Four countries border Thailand: Cambodia to the east, Malaysia to the south, Myanmar (Burma) to the west and Laos to the north. While Thai food seems to be everywhere in New York City, Manhattan also has Burmese, Cambodian (Khmer), Laotian and Malaysian restaurants.
West New Malaysia
Angkor Cambodian Bistro
Cambodia: Angkor Cambodian Bistro (Upper East Side)
When you enter Angkor Cambodian Bistro, you’ll be greeted by a long-lobed Buddha head. The inside is elegantly decorated with low lights. The exposed brick walls are adorned with paintings of the former Khmer empire like Angkor Thom. If low light (that’s a Pearl Jam song) is not your thing, there is also outside seating. After dining, you may want to go shopping for elephant and Buddha head pillows.
After fleeing Phnom Penh in 1975, chef Minh Truong lived in Vietnam and then Thailand before moving to the United States in the early 1980s. Some of the items on the menu are from neighboring countries, but the majority are Khmer. Cambodian staples like amok and beef salad will be recognizable to anyone who has visited the motherland or even South Philadelphia. Khmer cuisine is generally less spicy than that of neighboring Thailand or Laos.
Laos: Khe-Yo (Tribecca)
Khe-Yo is New York’s first Laotian eatery. Most dishes are spicy, but the spice can be tamed with the traditional sticky rice in a bag. The menu is fairly simple, but executive chef Soulayphet Schwader has certainly added his own touch to each dish on the menu. He urges diners to eat with their hands, but utensils are provided.
Neither the inside nor the outside make it apparent that you are in New York’s only Laotian restaurant. Besides the elephant mural on the exposed brick wall, what kind of food is served there is anyone’s guess until you sit down and look at the menu. Dishes are meant for sharing and lean more towards meat than fish. Laos is, after all, a landlocked country.
Malaysia: West New Malaysia (Chinatown)
Hidden in an alleyway between Bowery and Elizabeth Street, West New Malaysia has nearly 250 items on its menu. Although there are some Chinese and Thai dishes, most are Malay. Around half of the items have the “spicy” logo next to them, but the chef is more than happy to dial back the spice to accommodate non-Asians.
If you’ve never had Malaysian food before, roti canai is a very common appetizer. Mee goring and chow kueh teow are common noodle dishes. There are more than a dozen soups on the menu. Skip the wonton soup, which you can get at nearly any Chinese restaurant and try the crispy fish head soup. If you need some exercise after eating at West New Malaysia, the pedestrian entrance to the Manhattan Bridge is just one block away.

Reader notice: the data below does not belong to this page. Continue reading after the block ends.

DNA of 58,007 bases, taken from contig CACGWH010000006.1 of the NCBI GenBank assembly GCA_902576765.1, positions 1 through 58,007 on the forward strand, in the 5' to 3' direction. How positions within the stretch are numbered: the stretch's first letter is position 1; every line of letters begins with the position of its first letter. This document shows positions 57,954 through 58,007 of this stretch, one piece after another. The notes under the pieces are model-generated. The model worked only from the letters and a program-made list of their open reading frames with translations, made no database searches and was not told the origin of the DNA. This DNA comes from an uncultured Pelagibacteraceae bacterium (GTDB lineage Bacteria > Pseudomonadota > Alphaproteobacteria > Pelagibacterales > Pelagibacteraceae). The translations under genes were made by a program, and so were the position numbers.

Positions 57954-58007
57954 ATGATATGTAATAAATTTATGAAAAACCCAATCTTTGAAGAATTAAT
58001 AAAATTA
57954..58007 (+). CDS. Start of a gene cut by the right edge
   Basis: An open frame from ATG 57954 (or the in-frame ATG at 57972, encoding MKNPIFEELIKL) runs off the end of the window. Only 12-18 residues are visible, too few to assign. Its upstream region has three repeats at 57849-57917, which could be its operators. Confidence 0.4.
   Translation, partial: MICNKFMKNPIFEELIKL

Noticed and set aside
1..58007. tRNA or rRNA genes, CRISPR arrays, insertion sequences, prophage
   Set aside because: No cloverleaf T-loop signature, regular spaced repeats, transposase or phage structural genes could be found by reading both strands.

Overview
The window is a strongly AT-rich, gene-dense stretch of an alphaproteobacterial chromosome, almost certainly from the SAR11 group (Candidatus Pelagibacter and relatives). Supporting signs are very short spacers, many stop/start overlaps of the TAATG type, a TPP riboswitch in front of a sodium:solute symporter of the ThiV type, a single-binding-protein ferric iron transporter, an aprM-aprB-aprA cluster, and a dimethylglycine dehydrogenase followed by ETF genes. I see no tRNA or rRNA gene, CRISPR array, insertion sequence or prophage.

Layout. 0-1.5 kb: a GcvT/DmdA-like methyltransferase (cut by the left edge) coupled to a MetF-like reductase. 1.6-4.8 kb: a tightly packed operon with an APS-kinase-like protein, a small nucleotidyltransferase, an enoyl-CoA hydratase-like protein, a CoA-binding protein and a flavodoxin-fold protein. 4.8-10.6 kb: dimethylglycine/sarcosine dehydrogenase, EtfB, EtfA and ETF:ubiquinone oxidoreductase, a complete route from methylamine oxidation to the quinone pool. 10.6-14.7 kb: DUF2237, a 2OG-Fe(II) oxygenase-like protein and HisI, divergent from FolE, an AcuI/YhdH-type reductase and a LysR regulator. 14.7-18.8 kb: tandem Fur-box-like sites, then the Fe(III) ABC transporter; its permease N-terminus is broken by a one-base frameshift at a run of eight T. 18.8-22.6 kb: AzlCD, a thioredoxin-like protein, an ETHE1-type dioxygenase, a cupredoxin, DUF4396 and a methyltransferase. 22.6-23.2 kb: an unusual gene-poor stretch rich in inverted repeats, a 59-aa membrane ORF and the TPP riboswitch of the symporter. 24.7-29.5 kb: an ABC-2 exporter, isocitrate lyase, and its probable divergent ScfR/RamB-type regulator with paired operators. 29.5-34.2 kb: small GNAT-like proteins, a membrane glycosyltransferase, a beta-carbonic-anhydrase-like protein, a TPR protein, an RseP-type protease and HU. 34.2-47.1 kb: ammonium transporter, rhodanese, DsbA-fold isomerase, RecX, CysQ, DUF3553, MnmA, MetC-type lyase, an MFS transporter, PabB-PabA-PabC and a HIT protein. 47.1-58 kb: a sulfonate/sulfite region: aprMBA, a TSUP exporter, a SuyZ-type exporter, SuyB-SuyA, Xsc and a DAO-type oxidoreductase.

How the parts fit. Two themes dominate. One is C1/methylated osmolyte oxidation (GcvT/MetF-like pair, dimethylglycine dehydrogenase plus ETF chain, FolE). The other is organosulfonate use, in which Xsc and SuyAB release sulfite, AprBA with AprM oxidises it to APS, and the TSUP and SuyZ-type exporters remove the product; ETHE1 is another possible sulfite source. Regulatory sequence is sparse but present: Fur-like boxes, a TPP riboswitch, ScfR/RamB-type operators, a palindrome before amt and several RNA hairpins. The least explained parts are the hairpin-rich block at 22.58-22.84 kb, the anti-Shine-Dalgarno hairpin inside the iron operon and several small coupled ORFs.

Myanmar (Burma): CafÃ© Mingala (Upper East Side)
Like Angkor for Cambodian food and Khe-Yo for Laotian, CafÃ© Mingala is the only restaurant option for Burmese food in New York. Although CafÃ© Mingala may look inconspicuous from the outside, the art on the inside walls, combined with the food will make many visitors want to check flights to Yangon. The walls are covered with murals of historic Burmese sites like Inle Lake, Mandalay and Pagan. Although they’ve been open since the early 1990s, when you step inside you can feel like you’re stepping more than a couple decades back in time.
Myanmar’s geographic location is reflected in its food, although their dishes are not as spicy as those of neighboring India or Thailand. The thousand-layer bread reflects roti canai, but the Malaysians don’t serve it as a dessert with sweet coconut milk. Satay is available at nearly every Thai restaurant, but there are plenty of items that are uniquely Burmese. For noodle lovers, there’s mohingha which is a common breakfast soup in Myanmar. Street foodies will love the night market noodles. Avoid the papaya salad, which can be found in most Thai restaurants and go for the pickled green tea leaf salad for something more authentically Burmese. Subway service will be available along 2nd Ave on the Upper East Side by the end of 2016.